Leeds’ Indies – Does The City Really Care? 

Leeds is rightly proud of its City Centre. The shopping experience is second to none in the North, with the bustling, modern, multi-level Trinity Centre at its heart.

It boasts historic arcades, among the finest in Europe, those below Briggate transformed into an upmarket retail paradise stretching all the way from Harvey Nichols at one end to new-kid-on-the-block John Lewis at the other. It has a chocolate box offering in the Corn Exchange, now finding a purpose for itself again other than a stupendously photogenic backdrop for selfies, and a pretty market building, the charm of which disguises unresolved arguments over its purpose.

Overall, the retail heart of Leeds has survived the economic storms of the past decade remarkably intact; bruised, yes, clearly needing some TLC with a sprinkling of empty units and too many cheap banners tacked onto exquisite buildings, but compared with Bradford, where the opening of The Broadway turned the former shopping hub of Darley Street into dystopian wasteland, or relative to Huddersfield, or Wakefield, every new development has caused some disruption, but nothing catastrophic. 

This resilience is thanks in no small part to the ‘indies’ – the small, independent traders who make up an important element of the mix both for retail and for food and drink. They’re also what makes the City Centre distinctive; businesses you literally can’t find anywhere else, because the owner is standing behind the counter or slaving over a hot stove creating something unique.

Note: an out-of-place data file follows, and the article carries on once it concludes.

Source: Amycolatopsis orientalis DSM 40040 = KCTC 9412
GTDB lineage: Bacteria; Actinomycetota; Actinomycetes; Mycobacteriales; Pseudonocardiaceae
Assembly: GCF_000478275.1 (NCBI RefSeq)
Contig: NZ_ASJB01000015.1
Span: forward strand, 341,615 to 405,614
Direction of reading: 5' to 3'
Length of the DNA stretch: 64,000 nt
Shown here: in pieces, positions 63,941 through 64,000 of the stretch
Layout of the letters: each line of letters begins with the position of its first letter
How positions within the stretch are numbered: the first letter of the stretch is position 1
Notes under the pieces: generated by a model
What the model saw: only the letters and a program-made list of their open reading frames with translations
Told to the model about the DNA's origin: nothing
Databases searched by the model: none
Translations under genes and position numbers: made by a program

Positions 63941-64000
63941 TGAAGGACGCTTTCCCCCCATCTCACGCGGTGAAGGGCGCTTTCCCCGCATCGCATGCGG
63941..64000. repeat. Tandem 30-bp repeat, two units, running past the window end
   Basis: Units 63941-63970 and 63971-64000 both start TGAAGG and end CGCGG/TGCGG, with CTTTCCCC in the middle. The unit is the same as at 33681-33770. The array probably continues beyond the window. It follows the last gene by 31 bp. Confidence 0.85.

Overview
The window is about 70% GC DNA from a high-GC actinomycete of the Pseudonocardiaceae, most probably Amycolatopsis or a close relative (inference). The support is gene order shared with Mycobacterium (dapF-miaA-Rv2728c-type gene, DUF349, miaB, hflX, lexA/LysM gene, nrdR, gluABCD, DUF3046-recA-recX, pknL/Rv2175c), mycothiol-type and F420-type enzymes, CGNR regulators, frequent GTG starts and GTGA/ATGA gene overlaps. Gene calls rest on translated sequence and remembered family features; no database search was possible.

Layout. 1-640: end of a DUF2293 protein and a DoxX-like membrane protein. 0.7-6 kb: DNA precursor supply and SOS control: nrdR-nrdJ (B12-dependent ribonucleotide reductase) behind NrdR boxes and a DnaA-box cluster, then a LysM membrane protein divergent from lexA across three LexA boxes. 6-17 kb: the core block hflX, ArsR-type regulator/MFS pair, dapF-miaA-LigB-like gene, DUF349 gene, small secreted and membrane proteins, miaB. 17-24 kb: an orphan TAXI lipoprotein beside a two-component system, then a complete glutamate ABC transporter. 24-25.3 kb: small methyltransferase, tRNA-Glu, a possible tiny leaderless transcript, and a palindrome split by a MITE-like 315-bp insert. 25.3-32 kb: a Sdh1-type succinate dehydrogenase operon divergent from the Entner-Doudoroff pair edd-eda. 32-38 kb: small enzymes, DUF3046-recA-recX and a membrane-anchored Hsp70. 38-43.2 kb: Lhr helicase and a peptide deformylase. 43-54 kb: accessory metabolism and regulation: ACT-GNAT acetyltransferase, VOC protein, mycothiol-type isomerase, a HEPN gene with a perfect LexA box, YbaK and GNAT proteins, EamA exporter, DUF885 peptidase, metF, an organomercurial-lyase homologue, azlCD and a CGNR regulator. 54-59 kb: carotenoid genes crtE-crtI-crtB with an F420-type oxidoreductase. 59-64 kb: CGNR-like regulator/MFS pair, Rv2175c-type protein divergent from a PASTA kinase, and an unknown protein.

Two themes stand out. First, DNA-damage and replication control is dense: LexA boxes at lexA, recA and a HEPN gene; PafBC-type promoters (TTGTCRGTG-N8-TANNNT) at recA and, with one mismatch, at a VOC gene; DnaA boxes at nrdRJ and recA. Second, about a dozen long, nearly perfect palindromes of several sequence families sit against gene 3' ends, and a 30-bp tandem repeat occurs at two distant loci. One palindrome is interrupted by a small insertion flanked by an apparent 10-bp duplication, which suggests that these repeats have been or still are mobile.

But scratch the surface, and all is not well. Many of these independent traders are feeling that the City frankly doesn’t care about them. 

Traders like Nick Julian. He’s the man who brought Primo’s Hotdogs to the Corn Exchange, and Union Square to Merrion Way. I met him at another of his startups, Simpatico Pizza in the Queens Arcade. Just before opening time on the eve of his fortieth birthday, Nick was hefting a four-sack delivery of premium flour up to the second floor storeroom. And that, he feels, is what its like as an indie .. always doing the heavy lifting.

It would be good if the first thing you got from the Council when you take on a unit like this was a letter saying ‘Welcome to Leeds. Thanks for having faith in the City. What can we do to help you succeed?’ Instead, the first I heard was a bill for £13,000 in rates”.

I always tell people to look up in town. That’s where the problem is. People won’t take on the extra space above street level because it can mean a lot of extra costs

Nick says the indie scene has never been more difficult for those trying to make a start in Leeds, and he’s calling for a three- or six-month grace period to let new businesses get established, with all the costs of fitting out and decorating a unit:

Just across the arcade, there’s the shuttered evidence that not every startup can be a success; a milkshake bar which closed last year opened its doors as a creperie just after Christmas. Two months later, it’s gone. That owner is now trading from a mobile unit, with many of the overheads eliminated.